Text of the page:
Annotations for Great Expectations


Baker & Taylor
Pip, an orphan living with a cruel sister, discovers the world of London with the aid of an unknown benefactor

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Baker & Taylor
When a mysterious benefactor enables the orphan boy Pip to rise to the heights of Victorian society, Pip is educated as a gentleman and snobbishly neglects his childhood friends, in a new edition of the classic novel, featuring an introduction by novelist John Irving. Reprint.

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Random House, Inc.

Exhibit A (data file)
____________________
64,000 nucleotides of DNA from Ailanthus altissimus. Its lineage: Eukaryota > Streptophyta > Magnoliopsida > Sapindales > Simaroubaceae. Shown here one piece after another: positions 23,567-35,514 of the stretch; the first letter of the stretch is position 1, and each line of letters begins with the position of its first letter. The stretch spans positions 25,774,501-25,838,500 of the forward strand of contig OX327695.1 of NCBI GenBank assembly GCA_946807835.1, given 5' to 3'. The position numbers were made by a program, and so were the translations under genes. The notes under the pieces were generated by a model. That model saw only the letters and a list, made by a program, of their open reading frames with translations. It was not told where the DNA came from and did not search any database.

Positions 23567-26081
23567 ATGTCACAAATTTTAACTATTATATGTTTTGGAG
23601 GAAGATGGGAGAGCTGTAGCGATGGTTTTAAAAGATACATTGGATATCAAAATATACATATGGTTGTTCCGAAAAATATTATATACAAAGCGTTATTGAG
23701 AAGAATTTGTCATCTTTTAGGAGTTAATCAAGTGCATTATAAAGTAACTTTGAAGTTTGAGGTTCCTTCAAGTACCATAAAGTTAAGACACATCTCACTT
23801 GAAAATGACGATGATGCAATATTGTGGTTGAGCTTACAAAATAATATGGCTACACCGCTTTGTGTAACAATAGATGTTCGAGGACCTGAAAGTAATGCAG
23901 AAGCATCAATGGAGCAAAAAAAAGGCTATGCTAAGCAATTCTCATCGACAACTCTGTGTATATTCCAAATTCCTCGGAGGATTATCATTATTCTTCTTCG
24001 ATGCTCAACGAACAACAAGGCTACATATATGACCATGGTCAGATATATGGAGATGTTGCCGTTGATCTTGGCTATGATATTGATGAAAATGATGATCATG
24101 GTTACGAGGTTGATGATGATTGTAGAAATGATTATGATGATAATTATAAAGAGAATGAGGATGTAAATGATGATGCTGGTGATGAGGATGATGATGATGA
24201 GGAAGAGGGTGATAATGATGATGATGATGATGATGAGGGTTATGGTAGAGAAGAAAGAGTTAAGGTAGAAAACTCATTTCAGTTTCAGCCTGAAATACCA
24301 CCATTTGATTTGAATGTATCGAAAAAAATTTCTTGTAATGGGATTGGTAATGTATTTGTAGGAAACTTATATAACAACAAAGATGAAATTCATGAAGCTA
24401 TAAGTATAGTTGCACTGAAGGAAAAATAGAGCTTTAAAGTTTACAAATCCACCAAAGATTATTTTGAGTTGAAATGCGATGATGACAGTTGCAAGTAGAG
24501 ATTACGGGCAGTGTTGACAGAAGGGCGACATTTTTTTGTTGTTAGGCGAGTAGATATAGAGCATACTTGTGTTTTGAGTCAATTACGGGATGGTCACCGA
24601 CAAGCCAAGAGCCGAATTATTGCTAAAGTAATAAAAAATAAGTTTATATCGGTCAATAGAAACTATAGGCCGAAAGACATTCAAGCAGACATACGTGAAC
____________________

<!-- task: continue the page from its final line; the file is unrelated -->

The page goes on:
In the marshy mists of a village churchyard, a tiny orphan boy named Pip is suddenly terrified by a shivering, limping convict on the run. Years later, a supremely arrogant young Pip boards the coach to London where, by the grace of a mysterious benefactor, he will join the ranks of the idle rich and "become a gentleman." Finally, in the luminous mists of the village at evening, Pip the man meets Estella, his dazzingly beautiful tormentor, in a ruined garden--and lays to rest all the heartaches and illusions that his "great expectations" have brought upon him. Dickens's biographer, Edgar H. Johnson, has said that--except for the author's last-minute tampering with his original ending--Great Expectations is "the most perfectly constructed and perfectly written of all Dickens's works." In John Irving's Introduction to this edition, the novelist takes the view that Dickens's revised ending is "far more that mirror of the quality of trust in the novel as a whole." Both versions of the ending are printed here.

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